Publication Details

Category Text Publication
Reference Category Journals
DOI 10.1016/j.envres.2020.110132
Document author version
Title (Primary) Residing near allergenic trees can increase risk of allergies later in life: LISA Leipzig study
Author Markevych, I.; Ludwig, R.; Baumbach, C.; Standl, M.; Heinrich, J.; Herberth, G. ORCID logo ; de Hoogh, K.; Pritsch, K.; Weikl, F.
Source Titel Environmental Research
Year 2020
Department IMMU
Volume 191
Page From art. 110132
Language englisch
Keywords allergic rhinitis; atopy; asthma; epidemiology; children; greenness; greenspace


We investigated whether residing in places with higher greenness, more trees and more allergenic trees early in life increases the risk of allergic outcomes, and whether these associations differ depending on the concentration of air pollutants.


The analytic sample included 631 children from the German birth cohort LISA Leipzig. Asthma and allergic rhinitis, sensitization to aeroallergens and food allergens, as well as confounders, were collected prospectively up to 15 years. Greenness was assessed by Normalized Difference Vegetation Index (NDVI). A tree registry was used to derive information on trees, which were classified into allergenic and non-allergenic. Annual average concentrations of nitrogen dioxide (NO2) and ozone were also used. Geographic exposures were assigned to home addresses at birth. Longitudinal associations were analysed using generalized estimating equations.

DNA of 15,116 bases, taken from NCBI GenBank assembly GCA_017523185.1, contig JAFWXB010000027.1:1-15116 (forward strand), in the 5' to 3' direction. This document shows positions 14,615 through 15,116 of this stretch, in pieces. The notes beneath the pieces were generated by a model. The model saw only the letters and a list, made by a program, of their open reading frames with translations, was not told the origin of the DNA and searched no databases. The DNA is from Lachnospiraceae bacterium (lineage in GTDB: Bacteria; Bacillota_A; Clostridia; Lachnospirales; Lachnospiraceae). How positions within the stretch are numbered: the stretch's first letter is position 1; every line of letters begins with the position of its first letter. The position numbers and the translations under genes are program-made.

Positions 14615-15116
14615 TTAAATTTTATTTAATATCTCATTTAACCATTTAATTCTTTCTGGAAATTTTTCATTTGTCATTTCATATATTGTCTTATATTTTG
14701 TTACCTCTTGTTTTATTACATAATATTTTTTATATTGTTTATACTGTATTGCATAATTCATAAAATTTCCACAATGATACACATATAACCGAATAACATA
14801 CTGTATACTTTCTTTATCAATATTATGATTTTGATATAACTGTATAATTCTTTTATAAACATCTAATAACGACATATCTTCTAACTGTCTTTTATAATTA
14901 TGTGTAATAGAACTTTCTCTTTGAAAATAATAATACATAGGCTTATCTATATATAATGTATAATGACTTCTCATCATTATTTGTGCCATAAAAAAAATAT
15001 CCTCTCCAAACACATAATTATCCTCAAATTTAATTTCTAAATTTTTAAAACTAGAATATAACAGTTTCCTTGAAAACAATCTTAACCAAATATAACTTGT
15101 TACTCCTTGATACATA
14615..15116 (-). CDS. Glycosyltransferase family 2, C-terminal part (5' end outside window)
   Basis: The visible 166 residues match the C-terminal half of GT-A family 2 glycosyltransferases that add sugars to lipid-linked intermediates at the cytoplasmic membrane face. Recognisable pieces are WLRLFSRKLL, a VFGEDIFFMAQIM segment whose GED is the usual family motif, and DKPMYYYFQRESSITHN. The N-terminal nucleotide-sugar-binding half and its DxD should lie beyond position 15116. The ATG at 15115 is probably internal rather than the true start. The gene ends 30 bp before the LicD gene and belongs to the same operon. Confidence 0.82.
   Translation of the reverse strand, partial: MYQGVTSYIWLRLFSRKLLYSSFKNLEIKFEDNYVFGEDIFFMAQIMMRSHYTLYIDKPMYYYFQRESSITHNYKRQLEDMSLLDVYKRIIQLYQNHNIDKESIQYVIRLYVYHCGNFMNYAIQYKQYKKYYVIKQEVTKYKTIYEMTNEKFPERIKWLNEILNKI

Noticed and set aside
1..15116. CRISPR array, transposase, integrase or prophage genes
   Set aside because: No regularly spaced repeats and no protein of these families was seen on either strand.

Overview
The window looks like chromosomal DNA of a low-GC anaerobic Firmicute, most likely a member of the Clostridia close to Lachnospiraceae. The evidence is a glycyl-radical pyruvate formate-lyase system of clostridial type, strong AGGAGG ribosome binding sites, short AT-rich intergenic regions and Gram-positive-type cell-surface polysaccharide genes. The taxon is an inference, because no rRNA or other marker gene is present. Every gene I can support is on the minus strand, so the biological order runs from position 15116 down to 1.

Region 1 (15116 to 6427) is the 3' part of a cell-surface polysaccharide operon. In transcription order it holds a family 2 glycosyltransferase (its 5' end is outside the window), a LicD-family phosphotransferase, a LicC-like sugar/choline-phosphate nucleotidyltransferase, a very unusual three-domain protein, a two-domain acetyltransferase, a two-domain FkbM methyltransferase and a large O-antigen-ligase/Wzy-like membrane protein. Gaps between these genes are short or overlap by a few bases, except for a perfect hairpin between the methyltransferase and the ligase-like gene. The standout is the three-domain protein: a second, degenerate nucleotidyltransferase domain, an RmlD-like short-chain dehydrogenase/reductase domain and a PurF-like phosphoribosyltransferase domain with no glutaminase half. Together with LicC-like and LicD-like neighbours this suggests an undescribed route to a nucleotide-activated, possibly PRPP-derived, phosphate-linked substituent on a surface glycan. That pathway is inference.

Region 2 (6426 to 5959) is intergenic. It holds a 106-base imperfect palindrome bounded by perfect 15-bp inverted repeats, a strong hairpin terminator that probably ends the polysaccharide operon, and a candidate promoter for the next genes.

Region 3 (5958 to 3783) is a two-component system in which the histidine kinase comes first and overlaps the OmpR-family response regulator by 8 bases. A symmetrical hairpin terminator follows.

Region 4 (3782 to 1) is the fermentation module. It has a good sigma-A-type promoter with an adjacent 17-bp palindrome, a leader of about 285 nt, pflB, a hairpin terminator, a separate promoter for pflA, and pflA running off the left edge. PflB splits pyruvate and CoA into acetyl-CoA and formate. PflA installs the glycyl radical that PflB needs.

Medium and high numbers (tertiles) of trees and allergenic trees in a 500 m buffer around birth addresses were associated with increased odds of allergic rhinitis up to 15 years regardless of NDVI. These exposures were also related to higher odds of sensitization to aeroallergens. Associations with asthma and sensitization to food allergens were less consistent. Effect estimates for allergic rhinitis were stronger in the high tertile of NO2 compared to the low tertile, while an opposite tendency was observed for ozone.


We observed that early life residence in places with many trees, and allergenic trees specifically, may increase the prevalence of allergic rhinitis later in life. This association and its modification by air pollution should be pursued in further studies.

Persistent UFZ Identifier
Markevych, I., Ludwig, R., Baumbach, C., Standl, M., Heinrich, J., Herberth, G., de Hoogh, K., Pritsch, K., Weikl, F. (2020):
Residing near allergenic trees can increase risk of allergies later in life: LISA Leipzig study
Environ. Res. 191 , art. 110132 10.1016/j.envres.2020.110132